Think tank reveals SRI trends

Jan 31, 2012
<p><i>Neil Stewart</i> reports from the IR Magazine Winter Think Tank in London, where sustainability, consensus estimates and a new scenario analysis challenge were on the agenda</p>

When we chose socially responsible investment (SRI) as one of the topics for our recent Winter Think Tank, we didn’t expect any surprises.

After all, social and environmental factors are well ensconced in the European fund management community, and European companies have well-established sustainability reporting programs.

Three eye-opening phenomena emerged, however. The first was the degree to which SRI factors have moved to the mainstream. For example, the director of the Paris sales desk for a major investment bank handles SRI clients as a core part of his mandate.

He commented that the SRI world is bigger than IROs think, and encompasses not just the equity world but also other asset classes.

Emphasizing that point, an SRI analyst from a mainstream institutional investor insisted that sustainability issues should be integrated into regular interactions with all segments of the fund management industry. ‘Don’t use the ‘S’ word,’ she warned, referring to sustainability.

‘As soon as you do, you’ll be relegated to the SRI analyst. Instead, incorporate sustainability into your core strategies and present them as part of your main investment presentation to mainstream portfolio managers.’

Sustainability practices under review

The second surprise was that IROs from blue-chip companies, which typically have long-standing CSR programs, had come to the think tank expressly because their sustainability programs and reporting practices are under review.

For example, they’re considering whether their sustainability reports should be integrated with financial reporting or kept separate. They’re also wondering about the benefits versus costs in time and resources of participating in sustainability indices like FTSE4Good and the DJSI.

‘There are a lot of indices out there and we’ve done a great deal of work understanding which ones are most important,’ one IR professional commented. ‘How integral are they to investment decision making? That’s something we’re trying to evaluate.’

Finally, Bank of America Merrill Lynch unveiled new research entitled SRI Consensus, which analyzes the top 500 global SRI funds to identify the most popular and least popular stocks in those portfolios. The bank plans to update the research every quarter.

Consensus estimates discussion

A separate discussion of consensus estimates also made a lot of the European IROs at the think tank sit up and take notice.

It has long been standard practice for IR teams to compile their own consensus estimates rather than rely on inconsistent numbers published by news providers like Bloomberg or Reuters.

What is new, however, is the degree to which companies are promulgating their consensus estimates – at least to their covering analysts, but often to the wider public, too.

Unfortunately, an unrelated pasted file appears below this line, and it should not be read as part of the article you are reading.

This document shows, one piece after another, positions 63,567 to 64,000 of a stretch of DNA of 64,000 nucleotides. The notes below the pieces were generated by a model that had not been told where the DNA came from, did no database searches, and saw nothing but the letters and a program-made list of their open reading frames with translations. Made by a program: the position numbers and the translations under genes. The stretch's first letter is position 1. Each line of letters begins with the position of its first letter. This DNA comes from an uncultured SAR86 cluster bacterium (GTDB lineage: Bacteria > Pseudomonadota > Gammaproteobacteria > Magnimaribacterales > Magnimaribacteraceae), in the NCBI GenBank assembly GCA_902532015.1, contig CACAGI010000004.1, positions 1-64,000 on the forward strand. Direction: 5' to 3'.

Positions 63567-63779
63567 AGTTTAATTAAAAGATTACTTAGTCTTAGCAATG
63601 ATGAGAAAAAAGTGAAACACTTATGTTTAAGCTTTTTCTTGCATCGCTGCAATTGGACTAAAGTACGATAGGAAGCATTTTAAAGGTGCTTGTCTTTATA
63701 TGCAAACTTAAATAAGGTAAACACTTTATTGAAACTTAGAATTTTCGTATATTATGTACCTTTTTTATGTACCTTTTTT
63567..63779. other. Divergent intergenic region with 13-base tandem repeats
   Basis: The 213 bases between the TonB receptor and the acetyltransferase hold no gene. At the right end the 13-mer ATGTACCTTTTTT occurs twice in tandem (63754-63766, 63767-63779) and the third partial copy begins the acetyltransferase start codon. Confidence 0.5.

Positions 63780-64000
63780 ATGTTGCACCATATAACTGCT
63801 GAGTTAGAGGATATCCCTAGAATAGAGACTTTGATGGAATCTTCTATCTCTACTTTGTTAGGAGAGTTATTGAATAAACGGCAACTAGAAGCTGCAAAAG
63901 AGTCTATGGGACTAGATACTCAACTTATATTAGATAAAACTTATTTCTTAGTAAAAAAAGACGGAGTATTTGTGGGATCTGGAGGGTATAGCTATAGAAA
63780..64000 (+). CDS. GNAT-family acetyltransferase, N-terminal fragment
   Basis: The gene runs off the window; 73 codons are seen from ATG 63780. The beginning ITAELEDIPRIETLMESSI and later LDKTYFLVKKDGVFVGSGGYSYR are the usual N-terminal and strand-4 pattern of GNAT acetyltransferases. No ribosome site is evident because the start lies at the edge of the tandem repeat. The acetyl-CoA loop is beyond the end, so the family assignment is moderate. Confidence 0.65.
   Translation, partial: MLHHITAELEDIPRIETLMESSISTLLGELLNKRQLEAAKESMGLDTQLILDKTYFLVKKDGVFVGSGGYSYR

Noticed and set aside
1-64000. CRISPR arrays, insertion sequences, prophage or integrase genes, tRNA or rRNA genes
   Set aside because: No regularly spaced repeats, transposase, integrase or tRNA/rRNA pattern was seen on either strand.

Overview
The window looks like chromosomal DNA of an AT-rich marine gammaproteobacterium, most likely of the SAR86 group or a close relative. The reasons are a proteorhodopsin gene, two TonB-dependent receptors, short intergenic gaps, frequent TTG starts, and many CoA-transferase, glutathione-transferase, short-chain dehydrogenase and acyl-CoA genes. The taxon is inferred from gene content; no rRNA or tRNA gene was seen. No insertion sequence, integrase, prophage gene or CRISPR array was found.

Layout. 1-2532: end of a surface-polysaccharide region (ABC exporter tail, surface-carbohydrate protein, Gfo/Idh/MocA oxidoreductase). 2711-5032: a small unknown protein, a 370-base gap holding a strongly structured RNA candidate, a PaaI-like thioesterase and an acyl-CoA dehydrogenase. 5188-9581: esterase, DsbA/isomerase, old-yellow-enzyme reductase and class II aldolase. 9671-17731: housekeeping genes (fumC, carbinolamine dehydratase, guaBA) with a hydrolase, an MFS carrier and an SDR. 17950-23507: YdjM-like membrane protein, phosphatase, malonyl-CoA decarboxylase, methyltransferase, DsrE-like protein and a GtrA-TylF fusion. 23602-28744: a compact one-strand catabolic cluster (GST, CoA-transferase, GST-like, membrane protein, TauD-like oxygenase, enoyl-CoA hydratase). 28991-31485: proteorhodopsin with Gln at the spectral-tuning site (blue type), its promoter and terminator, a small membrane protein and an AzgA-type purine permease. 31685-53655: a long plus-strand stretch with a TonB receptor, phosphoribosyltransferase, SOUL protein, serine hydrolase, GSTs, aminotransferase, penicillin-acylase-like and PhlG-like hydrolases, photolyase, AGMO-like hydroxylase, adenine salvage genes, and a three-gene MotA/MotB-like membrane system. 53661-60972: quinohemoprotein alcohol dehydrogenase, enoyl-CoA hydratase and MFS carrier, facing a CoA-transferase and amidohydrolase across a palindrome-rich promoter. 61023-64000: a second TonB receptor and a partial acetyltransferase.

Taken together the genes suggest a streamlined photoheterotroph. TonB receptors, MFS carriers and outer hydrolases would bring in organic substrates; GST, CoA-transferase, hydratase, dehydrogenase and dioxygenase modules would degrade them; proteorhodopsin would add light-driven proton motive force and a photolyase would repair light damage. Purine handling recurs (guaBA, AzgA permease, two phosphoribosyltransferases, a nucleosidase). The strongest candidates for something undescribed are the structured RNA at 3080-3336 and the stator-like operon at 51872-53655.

Think tank participants agreed that compiling consensus numbers is useful in tracking how the market perceives a company’s communications while helping to inform senior management about the market’s expectations. Consensus numbers can also provide a useful benchmark for sell-side analysts.

Most think tank participants usually handle the time-consuming task themselves, though outsourcing it to an independent firm is an increasingly popular option, and brings the added benefit of an independent viewpoint.

Where participants differ is in distributing the numbers publicly. Some see it as necessary disclosure in support of transparency, a few publish all the numbers on their website, others distribute them to the media and participating analysts, while a handful stick to verbally informing analysts.

But some companies refrain from distributing estimates for fear that publishing a consensus number could be seen as endorsing it as a forecast.

One company explained how twice a quarter it compiles its own consensus by sending a detailed spreadsheet to covering analysts. A summary is then made available on the company website but analysts also get a detailed spreadsheet including ‘splatter’ charts so they can see how their own estimates compare to consensus on revenue and EBIT.

Scenario analysis

For the first time at an IR Magazine Think Tank, we gave participants a challenge. We instructed them to imagine they worked for ABC, a fast-moving consumer goods company listed on a major European stock market and with global operations.

ABC has global revenue sources including 30 percent from Asia, and a premier fashion line, Brand X, experiencing strong growth, particularly in Asia, that accounts for more than 45 percent of ABC’s global sales. With those facts in mind, we invited our think tank participants to consider these options:

1. Dual-list ABC on an overseas market.
2. List Brand X on an overseas market while retaining a strategic stake.
3. Spin-off Brand X.

Of the four groups of IROs tackling the issue, three chose option one. The last group chose an option that wasn’t even proposed: let ABC be entirely subsumed by Brand X.

‘If you’ve got the business in Asia, it’s easy to be on the road there, so that’s a proportional response to the Asian investment pool as it now stands,’ one of the IROs from this group commented.

IR Magazine Think Tanks are free, invitation-only events for select groups of senior-level IR professionals. The next event is the West Coast Think Tank in Palo Alto on March 15, 2012. Find out more at The IR Magazine Winter Think Tank was sponsored by:
Winter Think Tank sponsors

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